How The Kings Became Cup Contenders.

The low-seeded LA Kings are on the verge of becoming Stanley Cup Finalists. Here’s a look at the contributing factors.

Since the 2009-10 season, expectations among NHL observers were the Los Angeles Kings were a team on the verge of becoming one of the league’s top teams, about to join the ranks of Stanley Cup contenders.

With a core of rising stars like goaltender Jonathan Quick, defenseman Drew Doughty, and forwards Anze Kopitar and Dustin Brown, and having added forward Mike Richards last summer, the Kings were expected to once again flirt with 100-points this season and have little difficulty clinching a playoff berth.

Yet by mid-season, the Kings weren’t even in playoff contention, resulting in Darryl Sutter replacing Terry Murray as head coach. While among the better defensive teams in the league, their offense at that time was the worst in the league. Many pundits believe if not for Quick’s outstanding performance, the Kings would’ve slid much further down the standings.

Though their play improved in the second half, the Kings by late-February were locked in a desperate struggle with Dallas, Calgary and Colorado for one of the final berths in the Conference, spurring GM Dean Lombardi to bolster the offense by trading defenseman Jack Johnson to Columbus for winger Jeff Carter.

Things were so bad that, the weekend prior to the trade deadline, rumors emerged Lombardi was entertaining trade offers for Brown, which the Kings GM subsequently denied.

Ultimately, the Kings would rally down the stretch, finishing 8th overall in the Western conference, and the third-lowest seed overall in the league. Their offense, meanwhile, made marginal improvement, finishing second-lowest in the league.

Brown’s performance significantly improved since the trade rumors, Quick, of course, remained among the league’s elite goalies (earning a Vezina nomination for his efforts), Doughty’s play improved following a slow first half after missing training camp to a contract holdout, and leading scorer Kopitar – who missed last season’s playoffs with an ankle injury – was healthy for this year’s playoffs.

Still, their lack of offensive production, which wasn’t significantly boosted by the addition of Carter, was considered a serious impediment entering this year’s playoffs.

Considering their first round opponents were the Vancouver Canucks, 2011 Stanley Cup finalists and consecutive winners of the President’s Trophy as the team with the best regular season record, few gave the Kings much of a chance.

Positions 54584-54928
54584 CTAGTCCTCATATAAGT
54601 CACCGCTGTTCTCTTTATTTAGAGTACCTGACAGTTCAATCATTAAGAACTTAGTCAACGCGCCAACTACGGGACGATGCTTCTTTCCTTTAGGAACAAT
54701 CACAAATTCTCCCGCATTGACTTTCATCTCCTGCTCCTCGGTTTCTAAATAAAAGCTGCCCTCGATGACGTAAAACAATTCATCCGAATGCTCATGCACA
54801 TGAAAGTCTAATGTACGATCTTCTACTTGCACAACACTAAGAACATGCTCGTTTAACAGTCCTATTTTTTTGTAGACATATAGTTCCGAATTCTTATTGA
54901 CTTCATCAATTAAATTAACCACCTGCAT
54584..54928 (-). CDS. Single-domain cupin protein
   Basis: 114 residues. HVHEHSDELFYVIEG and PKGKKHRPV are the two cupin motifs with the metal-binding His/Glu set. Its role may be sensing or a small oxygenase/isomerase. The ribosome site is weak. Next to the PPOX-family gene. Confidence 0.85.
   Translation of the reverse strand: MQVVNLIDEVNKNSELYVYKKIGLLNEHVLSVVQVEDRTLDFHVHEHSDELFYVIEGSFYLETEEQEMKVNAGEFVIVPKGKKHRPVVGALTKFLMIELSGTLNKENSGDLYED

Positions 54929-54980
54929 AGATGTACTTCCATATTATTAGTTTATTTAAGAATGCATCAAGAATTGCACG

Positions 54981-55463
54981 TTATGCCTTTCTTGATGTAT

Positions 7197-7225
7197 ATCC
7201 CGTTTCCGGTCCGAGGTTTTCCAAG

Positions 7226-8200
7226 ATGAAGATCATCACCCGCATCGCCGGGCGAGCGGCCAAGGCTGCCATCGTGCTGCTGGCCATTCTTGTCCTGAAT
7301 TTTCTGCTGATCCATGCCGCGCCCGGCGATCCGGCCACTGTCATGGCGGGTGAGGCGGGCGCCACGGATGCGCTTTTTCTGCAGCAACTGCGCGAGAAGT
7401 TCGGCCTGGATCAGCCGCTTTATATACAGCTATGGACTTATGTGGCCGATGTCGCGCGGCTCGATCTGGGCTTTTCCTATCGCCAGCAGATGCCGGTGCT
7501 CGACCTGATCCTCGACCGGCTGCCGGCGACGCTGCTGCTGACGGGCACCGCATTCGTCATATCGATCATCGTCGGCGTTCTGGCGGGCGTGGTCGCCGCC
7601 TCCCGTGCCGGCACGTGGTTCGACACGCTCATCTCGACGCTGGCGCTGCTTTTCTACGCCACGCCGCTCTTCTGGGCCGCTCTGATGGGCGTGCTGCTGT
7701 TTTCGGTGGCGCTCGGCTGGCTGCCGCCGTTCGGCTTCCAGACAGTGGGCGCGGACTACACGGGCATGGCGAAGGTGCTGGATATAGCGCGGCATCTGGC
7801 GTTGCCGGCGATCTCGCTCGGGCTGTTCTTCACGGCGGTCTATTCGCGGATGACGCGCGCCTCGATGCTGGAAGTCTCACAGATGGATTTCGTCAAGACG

By late-May, however, the Kings had not upset the heavily favored Canucks in five games, but swept the St. Louis Blues, who had the second-best record in the Western Conference and third-best overall in the league.

Now, in the Western Conference Final, theyare on the verge of eliminating the Phoenix Coyotes to advance to the Stanley Cup Final.

It’s easy to call what the Kings have done to be “upsets”, but it’s actually more a case of a promising team finally playing up to overdue expectations at the right time.

Several factors have combined for their stunning performance this spring.

Quick carried over his Vezina-nominated regular season performance into this post-season, out-duelling Vancouver’s Roberto Luongo and Cory Schneider, St. Louis’ Brian Elliott and Phoenix’s Mike Smith.

Their top scorers – Kopitar, Brown, Richards, Carter, Doughty and Justin Williams – have been at their best. Brown and Kopitar, in particular, have been notable for their consistency, while the former has been earning rave reviews for leadership and inspired play, outshining Quick as the team’s MVP this spring.

Even Dustin Penner, much-maligned for his poor play during the regular season, rediscovered his scoring touch. Penner’s become the power forward Lombardi envisioned when he acquired the winger from Edmonton at last season’s trade deadline.

Rookie defenseman Slava Voynov is playing like a seasoned veteran, teaming up with veteran Willie Mitchell to form one of this spring’s best shutdown duos. Voynov’s performance explains why Lombardi was comfortable swapping defenseman Jack Johnson for Carter near the trade deadline.

As notable as the Kings’ best players have been, they’ve received tremendous support from their role players.

Forwards Jarret Stoll, Trevor Lewis, and mid-season call-up forwards Dwight King and Jordan Nolan have been particularly noteworthy for their strong physical play and timely offense.

Overall, they’ve played an aggressive, physical two-way game, out-skating and out-hitting their opponents.

The more cynical would also say they’ve out-embellished and out-dived their competition, but while they’ve done their fair share, they’re certainly no worse than other clubs in this year’s playoffs, or in previous post-seasons in recent years.

Yes, it’s an ugly part of the game, but until the league gets serious about supplemental discipline for diving and embellishment, it’s an unfortunate part of playoff hockey, and the Kings – like other NHL teams – will use that tactic.

Everything is coming together for the Kings at the right time. Strong goaltending, their top players playing at their best, a strong, physical team defense, and support from their role players have propelled the lowest-seed playoff team in the Western Conference into potential Stanley Cup contention, earning praise from fans, bloggers and pundits.

Rest assured, whoever their eventual opponent in the Cup Final, the Kings won’t be considered underdogs.